Various food safety control measures help to minimise the risks of parasites in store-bought seafood; however, if you are concerned that your chosen fish may contain parasites, extended pre-freezing (or freezing the finished jerky), pre-heating, and/or exposure to high(er) temperatures can be used as added precautions. You can read more about jerky safety via the FSIS.
Dehydrated Fish Jerky Treat Making Tips and Tricks
- There are a variety of jerky recipes on the blog, but a great starting point is the comprehensive post on making and storing homemade jerky and other dehydrated dog treats. It will take you through the basics of dehydrating treats, different types of dehydrated treats, food safety, and treat storage tips.
- For safety, start with a quality lean fish, practice safe food handling, and dehydrate with care using meat appropriate dehydrator settings or oven temperatures. You can read more about jerky safety via the FSIS.
- The easiest way to marinate jerky (or just about anything really…) is to toss everything into a Ziploc bag. However, if you’re like us and trying to reduce your waste then a dish is a-ok. I prefer using a glass dish. It’s resistant for an acid marinade, dishwasher-friendly, and won’t hold on to any smells.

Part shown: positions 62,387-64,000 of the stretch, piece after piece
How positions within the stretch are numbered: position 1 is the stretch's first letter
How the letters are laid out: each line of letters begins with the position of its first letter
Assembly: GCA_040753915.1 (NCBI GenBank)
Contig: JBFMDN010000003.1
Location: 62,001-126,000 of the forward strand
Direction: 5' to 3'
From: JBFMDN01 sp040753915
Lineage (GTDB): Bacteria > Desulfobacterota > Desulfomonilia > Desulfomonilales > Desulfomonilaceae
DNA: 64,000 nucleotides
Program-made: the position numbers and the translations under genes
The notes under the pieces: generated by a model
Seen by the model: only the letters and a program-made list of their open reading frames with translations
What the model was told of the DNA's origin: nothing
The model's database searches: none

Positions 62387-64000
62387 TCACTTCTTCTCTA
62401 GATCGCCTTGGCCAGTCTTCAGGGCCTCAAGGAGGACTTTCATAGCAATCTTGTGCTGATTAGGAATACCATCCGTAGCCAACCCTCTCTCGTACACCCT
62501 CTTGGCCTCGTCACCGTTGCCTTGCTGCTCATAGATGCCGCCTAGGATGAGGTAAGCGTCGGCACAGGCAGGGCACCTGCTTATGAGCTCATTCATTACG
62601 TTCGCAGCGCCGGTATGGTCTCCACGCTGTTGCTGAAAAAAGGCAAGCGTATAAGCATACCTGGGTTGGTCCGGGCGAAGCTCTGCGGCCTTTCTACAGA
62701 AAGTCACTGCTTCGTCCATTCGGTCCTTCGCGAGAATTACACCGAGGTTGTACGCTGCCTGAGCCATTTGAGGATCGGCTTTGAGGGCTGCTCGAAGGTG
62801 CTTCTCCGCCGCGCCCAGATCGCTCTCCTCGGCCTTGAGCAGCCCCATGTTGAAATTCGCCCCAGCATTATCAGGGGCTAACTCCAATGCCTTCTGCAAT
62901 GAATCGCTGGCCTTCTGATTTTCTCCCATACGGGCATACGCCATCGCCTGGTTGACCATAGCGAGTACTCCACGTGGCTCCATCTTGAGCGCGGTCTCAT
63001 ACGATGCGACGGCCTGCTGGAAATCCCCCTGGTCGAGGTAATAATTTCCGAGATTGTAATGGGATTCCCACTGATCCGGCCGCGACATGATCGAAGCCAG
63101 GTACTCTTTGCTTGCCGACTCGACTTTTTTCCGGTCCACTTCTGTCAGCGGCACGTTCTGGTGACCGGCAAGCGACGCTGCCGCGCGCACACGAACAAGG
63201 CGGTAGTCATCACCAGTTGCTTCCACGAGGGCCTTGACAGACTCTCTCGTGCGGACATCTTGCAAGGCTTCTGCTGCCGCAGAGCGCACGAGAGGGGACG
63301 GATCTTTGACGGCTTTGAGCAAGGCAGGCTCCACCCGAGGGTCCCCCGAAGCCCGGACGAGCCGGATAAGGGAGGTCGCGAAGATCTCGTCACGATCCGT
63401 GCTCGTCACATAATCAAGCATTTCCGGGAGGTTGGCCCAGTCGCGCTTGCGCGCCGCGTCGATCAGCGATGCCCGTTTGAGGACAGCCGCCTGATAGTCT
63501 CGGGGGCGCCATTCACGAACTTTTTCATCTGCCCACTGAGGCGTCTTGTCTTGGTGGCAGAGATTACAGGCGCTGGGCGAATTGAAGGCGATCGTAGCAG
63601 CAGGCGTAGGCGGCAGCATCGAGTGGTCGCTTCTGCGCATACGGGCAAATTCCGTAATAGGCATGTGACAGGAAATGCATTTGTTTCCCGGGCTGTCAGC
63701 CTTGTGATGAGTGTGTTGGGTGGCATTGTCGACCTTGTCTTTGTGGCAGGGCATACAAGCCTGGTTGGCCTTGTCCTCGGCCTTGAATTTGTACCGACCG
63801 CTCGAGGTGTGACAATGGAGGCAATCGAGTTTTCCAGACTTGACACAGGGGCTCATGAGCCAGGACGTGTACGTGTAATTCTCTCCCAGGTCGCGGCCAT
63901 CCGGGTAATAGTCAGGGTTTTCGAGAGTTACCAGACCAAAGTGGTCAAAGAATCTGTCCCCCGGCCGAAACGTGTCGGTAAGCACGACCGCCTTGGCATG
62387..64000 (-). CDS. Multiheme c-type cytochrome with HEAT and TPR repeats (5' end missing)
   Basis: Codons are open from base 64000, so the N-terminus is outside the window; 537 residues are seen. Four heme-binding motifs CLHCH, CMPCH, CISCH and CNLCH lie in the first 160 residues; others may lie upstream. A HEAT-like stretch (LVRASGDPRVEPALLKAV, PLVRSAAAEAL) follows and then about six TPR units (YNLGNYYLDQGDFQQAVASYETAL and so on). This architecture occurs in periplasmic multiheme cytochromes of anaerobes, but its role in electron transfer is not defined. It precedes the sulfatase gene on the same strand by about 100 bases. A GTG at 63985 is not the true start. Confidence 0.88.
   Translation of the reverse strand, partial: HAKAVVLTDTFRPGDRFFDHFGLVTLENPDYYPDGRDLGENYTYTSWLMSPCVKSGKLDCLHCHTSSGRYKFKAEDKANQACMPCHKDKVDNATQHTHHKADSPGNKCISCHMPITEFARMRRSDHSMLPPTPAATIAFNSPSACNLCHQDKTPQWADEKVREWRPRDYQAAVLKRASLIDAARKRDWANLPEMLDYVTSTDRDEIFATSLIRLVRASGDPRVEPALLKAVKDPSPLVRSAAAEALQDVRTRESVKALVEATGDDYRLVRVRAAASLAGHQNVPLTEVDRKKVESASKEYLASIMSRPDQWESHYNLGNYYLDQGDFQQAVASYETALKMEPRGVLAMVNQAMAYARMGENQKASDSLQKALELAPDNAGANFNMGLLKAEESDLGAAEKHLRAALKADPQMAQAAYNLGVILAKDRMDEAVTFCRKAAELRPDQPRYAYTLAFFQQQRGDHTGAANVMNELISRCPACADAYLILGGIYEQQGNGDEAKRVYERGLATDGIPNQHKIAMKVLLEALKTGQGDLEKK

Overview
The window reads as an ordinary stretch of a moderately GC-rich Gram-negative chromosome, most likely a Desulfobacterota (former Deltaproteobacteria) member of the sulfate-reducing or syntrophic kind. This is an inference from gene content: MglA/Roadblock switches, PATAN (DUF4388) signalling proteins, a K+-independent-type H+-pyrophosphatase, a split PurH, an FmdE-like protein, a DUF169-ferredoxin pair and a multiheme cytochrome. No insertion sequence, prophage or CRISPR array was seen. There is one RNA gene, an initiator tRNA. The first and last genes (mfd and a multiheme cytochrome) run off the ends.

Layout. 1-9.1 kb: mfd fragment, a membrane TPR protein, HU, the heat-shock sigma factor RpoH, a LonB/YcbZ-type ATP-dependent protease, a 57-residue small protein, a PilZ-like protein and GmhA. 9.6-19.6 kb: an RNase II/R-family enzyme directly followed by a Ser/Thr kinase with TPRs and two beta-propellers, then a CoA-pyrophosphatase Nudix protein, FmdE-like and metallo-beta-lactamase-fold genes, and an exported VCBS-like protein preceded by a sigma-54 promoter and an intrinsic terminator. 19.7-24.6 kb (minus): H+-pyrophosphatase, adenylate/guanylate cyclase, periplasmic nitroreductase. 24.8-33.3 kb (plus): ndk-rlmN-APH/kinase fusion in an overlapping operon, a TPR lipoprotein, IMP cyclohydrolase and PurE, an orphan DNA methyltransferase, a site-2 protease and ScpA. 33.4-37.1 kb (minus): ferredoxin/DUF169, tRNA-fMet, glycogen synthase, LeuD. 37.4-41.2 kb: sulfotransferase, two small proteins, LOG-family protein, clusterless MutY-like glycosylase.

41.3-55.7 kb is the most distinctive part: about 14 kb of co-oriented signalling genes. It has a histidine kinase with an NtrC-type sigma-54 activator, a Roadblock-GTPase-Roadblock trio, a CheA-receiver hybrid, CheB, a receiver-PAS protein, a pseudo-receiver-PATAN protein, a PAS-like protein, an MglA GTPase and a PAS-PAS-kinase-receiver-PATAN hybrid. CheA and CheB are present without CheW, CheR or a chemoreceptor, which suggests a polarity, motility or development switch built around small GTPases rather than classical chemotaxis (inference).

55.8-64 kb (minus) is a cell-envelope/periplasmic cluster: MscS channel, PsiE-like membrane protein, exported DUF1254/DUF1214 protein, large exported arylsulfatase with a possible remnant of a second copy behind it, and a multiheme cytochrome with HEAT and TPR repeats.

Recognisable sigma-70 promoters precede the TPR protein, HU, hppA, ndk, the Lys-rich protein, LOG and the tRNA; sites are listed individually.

- Although jerky is often kept at room temperature, we freeze and keep small quantities in the fridge to be on the safer side. Since homemade dog jerky doesn’t use preservatives and isn’t heavily salted like human jerky, it’s more vulnerable to spoilage. It freezes great, lasts for ages, and the dogs enjoy it both straight from the freezer or defrosted in small quantities. See our storage tips for dehydrated dog treats for more information.
🦴 Hungry for more tasty treats? There are all sorts of different DIY dog treats here on the blog. Woofs! Remember, treats (bought or homemade) are for spoiling your pup in moderation. We share ideas here from treats that we make ourselves for our pets, but different animals will have different preferences (likes or dislikes) and dietary needs. Some pets may have special dietary requirements and/or food allergies or intolerances. If you are ever in doubt or have questions about what’s suitable for your pet, have a chat with your trusted vet.